Bronze figure of a running girl

Greek, about 520-500 BC
Found at Prizren, Kosovo; possibly made in or near Sparta, Greece

Raised in the Spartan athletic tradition?

Athletes in the Greek world were mostly male, and a running girl is therefore a rarity. However, ancient Sparta had a tough tradition which included the expectation that girls too would take part in athletic contests. Pausanias (AD 143-176), author of Periegesis Hellados ('Description of Greece'), tells us that girls ran in the Heraia: the games held at Olympia in honour of the goddess Hera. Though separate from the Olympic Games, these games also took place at four-yearly intervals. The contestants are described as wearing a short tunic like the one worn by this bronze figurine. We therefore have some evidence for girl runners in Greece, giving a background for the production of a figure such as this.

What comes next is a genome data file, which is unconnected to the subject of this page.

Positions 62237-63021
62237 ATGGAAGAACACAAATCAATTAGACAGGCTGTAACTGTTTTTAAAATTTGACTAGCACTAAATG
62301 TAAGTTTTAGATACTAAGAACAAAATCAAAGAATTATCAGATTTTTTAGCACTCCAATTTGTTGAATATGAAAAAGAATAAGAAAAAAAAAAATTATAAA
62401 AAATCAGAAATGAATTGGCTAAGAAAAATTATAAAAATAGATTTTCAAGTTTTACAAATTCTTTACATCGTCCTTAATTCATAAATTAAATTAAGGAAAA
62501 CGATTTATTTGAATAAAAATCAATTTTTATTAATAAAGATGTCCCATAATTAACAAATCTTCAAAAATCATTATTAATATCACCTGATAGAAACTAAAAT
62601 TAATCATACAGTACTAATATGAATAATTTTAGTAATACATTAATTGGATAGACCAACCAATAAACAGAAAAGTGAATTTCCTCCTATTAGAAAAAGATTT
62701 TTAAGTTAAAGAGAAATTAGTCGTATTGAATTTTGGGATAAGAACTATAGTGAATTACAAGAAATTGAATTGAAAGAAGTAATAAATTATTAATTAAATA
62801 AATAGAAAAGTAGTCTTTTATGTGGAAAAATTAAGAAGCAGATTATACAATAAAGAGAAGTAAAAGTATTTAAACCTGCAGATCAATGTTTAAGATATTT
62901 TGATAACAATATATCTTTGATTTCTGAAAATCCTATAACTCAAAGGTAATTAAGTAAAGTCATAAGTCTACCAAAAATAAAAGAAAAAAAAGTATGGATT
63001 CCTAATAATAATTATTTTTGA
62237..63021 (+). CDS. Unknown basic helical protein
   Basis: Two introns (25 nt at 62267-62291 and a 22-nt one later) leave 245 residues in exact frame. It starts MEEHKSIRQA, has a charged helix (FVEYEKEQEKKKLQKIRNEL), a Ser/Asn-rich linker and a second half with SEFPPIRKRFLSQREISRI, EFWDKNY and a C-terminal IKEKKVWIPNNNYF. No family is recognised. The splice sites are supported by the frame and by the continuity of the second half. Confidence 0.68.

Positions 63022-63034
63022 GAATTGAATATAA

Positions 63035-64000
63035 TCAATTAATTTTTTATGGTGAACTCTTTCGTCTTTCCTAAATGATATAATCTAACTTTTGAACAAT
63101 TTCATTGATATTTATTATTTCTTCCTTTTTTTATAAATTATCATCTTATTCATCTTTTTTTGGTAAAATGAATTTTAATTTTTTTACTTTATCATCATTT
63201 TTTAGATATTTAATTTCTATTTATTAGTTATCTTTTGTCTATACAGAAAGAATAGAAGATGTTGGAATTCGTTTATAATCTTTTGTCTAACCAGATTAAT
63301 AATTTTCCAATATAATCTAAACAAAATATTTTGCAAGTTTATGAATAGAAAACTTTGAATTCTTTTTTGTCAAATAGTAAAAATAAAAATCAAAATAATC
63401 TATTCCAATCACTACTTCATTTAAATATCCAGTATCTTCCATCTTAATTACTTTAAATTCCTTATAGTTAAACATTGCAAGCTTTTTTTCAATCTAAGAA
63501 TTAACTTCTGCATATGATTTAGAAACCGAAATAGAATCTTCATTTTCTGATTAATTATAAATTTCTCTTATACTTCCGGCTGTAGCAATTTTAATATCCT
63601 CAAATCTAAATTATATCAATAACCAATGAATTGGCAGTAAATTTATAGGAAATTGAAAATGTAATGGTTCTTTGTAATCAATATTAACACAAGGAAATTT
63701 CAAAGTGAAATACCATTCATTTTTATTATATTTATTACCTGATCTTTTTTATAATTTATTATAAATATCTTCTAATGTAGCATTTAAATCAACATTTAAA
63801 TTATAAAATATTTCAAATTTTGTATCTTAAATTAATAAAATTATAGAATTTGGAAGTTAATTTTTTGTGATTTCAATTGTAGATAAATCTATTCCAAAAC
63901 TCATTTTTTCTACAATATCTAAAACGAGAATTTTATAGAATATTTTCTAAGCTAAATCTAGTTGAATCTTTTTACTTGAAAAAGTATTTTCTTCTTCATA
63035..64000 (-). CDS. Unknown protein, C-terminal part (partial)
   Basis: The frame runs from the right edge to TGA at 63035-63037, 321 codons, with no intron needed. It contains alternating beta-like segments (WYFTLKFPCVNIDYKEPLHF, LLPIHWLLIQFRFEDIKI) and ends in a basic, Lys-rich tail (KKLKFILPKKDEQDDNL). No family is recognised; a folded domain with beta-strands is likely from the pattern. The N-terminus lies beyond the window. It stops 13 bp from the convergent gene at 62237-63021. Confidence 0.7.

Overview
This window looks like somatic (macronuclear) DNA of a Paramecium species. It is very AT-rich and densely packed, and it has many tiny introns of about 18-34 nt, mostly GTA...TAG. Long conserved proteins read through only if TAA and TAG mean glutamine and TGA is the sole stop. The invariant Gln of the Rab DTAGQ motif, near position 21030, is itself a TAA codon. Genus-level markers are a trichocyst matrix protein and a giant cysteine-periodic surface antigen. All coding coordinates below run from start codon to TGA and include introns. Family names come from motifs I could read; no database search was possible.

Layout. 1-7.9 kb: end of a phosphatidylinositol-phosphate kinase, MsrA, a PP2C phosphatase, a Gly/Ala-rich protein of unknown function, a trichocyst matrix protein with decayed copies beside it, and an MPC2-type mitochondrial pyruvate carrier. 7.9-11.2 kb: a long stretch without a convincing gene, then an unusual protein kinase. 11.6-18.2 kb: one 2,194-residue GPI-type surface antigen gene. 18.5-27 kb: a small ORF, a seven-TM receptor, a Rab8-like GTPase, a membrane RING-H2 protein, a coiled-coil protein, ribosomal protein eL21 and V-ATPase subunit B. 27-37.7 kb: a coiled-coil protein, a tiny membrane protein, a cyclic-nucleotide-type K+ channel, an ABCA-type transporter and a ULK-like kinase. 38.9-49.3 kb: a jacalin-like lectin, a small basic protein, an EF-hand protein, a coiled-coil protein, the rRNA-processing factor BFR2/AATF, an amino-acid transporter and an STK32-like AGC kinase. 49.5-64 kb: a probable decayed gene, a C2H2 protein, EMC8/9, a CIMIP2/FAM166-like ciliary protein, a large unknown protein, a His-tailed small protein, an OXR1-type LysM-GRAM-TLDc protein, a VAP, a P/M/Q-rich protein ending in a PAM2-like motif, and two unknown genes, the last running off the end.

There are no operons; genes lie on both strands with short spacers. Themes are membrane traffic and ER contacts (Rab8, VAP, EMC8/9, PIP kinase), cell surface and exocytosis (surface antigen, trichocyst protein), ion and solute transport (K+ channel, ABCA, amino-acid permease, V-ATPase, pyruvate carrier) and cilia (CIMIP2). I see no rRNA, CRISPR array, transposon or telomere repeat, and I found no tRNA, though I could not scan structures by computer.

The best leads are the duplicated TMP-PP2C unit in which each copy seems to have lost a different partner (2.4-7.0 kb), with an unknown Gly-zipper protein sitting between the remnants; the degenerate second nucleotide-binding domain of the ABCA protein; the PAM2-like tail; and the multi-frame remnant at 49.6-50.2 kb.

The bronze rivet surviving in the right foot perhaps suggests that this figure was originally a decorative fixture attached to a vessel or utensil.

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Bronze figure of a running girl

Figure of a running girl Greek, about 520-500 BC


More information


J. Swaddling, The ancient Olympic Games, 3rd edition (London, The British Museum Press, 2004)


Height: 11.400 cm

Museum number

GR 1876.5-10.1 (Bronze 208)



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